Costa Rica: Sustainability, Biodiversity, and Ecotourism in the Tropics
March 16 - March 24, 2019
This is an embedded course with six on-campus classes prior to the abroad portion of the course, and one class post-study abroad.
December 3, 2018
Spend your spring break in tropical Costa Rica learning about ecological and conservation research and how it contributes to sustainability practices and ecotourism in Costa Rica. Costa Rica, meaning rich coast, is renowned for its biodiversity and sustainability practices. Though the entire country is roughly the size of West Virginia, it contains approximately 4% of the world’s biodiversity, making it home to a wide variety of tropical plants and animals, and ringing true to the richness of its name. Costa Rica’s system of National Parks and Reserves covers an area of 1342 hectares, or 25.6% of its land area. Within these protected areas and beyond, you will find rainforests, cloud forests, active volcanoes, hot springs, river canyons, cave systems, and waterfalls.
Within the world of sustainability, Costa Rica is a leader in conservation efforts with 98% of its electricity generated from green sources, and is actively working to become carbon-neutral by 2021. While Costa Rica is a well-known hub for research on sustainability and plant ecology (some of which is currently led by UofM faculty), its status as a top tourist destination along with the expansion of export crops (i.e., pineapple plantations), has caused ongoing habitat loss threatens Costa Rica’s biodiversity.
You will learn about the role of ecological conservation research in a tropical setting, and how it influences sustainability practices, ecotourism, and biodiversity in Costa Rica. You will discuss the ethics and influences of international research as you interact with a number of tico (Costa Rican) communities, each of which may think differently about sustainability & biodiversity.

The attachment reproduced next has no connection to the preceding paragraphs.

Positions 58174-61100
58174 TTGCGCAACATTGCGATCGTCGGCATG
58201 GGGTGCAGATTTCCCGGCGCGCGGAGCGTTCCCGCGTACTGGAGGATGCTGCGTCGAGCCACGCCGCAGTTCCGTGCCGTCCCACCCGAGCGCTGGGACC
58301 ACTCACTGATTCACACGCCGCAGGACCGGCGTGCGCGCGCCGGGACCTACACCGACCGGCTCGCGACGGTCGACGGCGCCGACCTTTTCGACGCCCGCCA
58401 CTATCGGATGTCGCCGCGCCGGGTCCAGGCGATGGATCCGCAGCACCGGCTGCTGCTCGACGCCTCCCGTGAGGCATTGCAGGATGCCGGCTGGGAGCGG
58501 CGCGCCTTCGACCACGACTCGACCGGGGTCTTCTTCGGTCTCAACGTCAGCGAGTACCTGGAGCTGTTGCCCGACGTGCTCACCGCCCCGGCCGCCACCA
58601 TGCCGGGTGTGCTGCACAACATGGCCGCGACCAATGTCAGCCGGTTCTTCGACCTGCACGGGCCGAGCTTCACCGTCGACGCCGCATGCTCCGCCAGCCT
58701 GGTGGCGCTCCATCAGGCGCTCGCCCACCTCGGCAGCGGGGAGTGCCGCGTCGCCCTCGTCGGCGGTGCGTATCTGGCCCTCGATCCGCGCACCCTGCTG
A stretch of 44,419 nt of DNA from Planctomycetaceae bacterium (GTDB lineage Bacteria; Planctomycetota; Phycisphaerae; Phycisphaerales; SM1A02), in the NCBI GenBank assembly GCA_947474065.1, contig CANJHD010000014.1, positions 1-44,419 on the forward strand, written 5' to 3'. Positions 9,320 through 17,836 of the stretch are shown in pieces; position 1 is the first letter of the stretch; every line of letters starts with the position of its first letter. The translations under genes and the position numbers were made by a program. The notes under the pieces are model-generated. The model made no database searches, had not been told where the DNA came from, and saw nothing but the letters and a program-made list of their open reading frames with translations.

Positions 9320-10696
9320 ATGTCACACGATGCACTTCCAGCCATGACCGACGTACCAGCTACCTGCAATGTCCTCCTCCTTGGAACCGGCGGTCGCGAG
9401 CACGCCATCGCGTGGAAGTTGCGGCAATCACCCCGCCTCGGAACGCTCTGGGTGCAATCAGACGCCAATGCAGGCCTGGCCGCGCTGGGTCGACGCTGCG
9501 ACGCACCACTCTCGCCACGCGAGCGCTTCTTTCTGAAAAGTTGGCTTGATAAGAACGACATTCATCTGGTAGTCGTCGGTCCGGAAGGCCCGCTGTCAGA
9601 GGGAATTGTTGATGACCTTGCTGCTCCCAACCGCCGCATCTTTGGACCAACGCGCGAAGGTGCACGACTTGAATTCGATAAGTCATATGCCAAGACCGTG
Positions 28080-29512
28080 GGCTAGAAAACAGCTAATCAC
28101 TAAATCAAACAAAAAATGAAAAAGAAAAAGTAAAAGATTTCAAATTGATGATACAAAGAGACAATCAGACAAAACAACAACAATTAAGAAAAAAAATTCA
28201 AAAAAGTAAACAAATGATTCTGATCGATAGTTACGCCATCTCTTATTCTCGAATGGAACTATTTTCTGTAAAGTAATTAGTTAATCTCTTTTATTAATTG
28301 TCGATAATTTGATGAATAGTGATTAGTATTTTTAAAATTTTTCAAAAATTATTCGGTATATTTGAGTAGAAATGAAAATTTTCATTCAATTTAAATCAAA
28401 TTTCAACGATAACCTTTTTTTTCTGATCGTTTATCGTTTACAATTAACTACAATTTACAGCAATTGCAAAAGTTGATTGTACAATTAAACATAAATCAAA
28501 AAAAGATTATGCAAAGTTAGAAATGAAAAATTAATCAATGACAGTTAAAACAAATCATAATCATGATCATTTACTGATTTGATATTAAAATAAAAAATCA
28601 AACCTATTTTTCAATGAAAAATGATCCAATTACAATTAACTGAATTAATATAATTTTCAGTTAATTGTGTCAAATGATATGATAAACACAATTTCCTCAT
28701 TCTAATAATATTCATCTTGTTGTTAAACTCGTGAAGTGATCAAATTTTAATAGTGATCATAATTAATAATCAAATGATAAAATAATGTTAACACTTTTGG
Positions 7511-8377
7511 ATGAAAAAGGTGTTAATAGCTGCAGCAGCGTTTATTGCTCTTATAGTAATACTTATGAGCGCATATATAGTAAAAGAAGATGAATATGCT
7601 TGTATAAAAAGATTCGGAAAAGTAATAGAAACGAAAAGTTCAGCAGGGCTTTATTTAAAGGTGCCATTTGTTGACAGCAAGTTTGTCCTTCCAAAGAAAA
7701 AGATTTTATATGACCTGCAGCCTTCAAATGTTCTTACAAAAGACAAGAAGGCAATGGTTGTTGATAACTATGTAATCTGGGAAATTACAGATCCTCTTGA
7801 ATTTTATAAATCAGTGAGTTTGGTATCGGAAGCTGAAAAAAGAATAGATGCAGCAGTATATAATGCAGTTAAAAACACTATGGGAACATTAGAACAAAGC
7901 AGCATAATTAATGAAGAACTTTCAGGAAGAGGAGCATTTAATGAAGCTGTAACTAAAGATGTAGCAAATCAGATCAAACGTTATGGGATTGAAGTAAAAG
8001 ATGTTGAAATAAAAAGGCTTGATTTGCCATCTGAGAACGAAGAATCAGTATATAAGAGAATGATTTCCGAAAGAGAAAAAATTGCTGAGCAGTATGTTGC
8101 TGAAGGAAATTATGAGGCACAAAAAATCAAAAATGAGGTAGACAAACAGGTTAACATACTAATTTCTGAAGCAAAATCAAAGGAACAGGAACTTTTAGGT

CFAN 3500 - 3.0 credits
This is an embedded course with six on-campus classes prior to the abroad portion of the course, and one class post study abroad.
You must apply for the study abroad program, and once confirmed, registration instructions will follow.
For more detailed information, see the program syllabus.
WHO WILL BENEFIT
Students interested in plant science, sustainability, and research.
LEARNING ABROAD CENTER FIRST STEP SESSION
First Step Sessions give basic information about programs, services, and resources available through the Learning Abroad Center. You do not have to reserve your spot, just show up to 230 Heller Hall, West Bank. You can also complete the First Step Session online.
Please note: Because we cover so much information in a short period of time, if you are more than 5 minutes late you will have to attend a different First Step Session.
The program fee includes program excursions, lodging, airfare and transportation, international health insurance, administration, orientation, and most meals. In the event that you are not a full time student, or are a non-University of Minnesota student, you will also be charged for tuition. The cost of this program will be considered as part of your fall semester cost of attendance for financial aid calculations. You are eligible to apply for Winter Break scholarships and grants for this program.
Please contact the program leader Mohamed Yakub if you have questions or concerns about the course.
Mohamed Yakub is the Outreach and Educator Coordinator, and Minnesota Youth Institute Coordinator for CFANS and the Stakman-Borlaug Center for Sustainable Plant Health. Mo is dedicated to engaging youth in STEM, and supporting research in the plant sciences.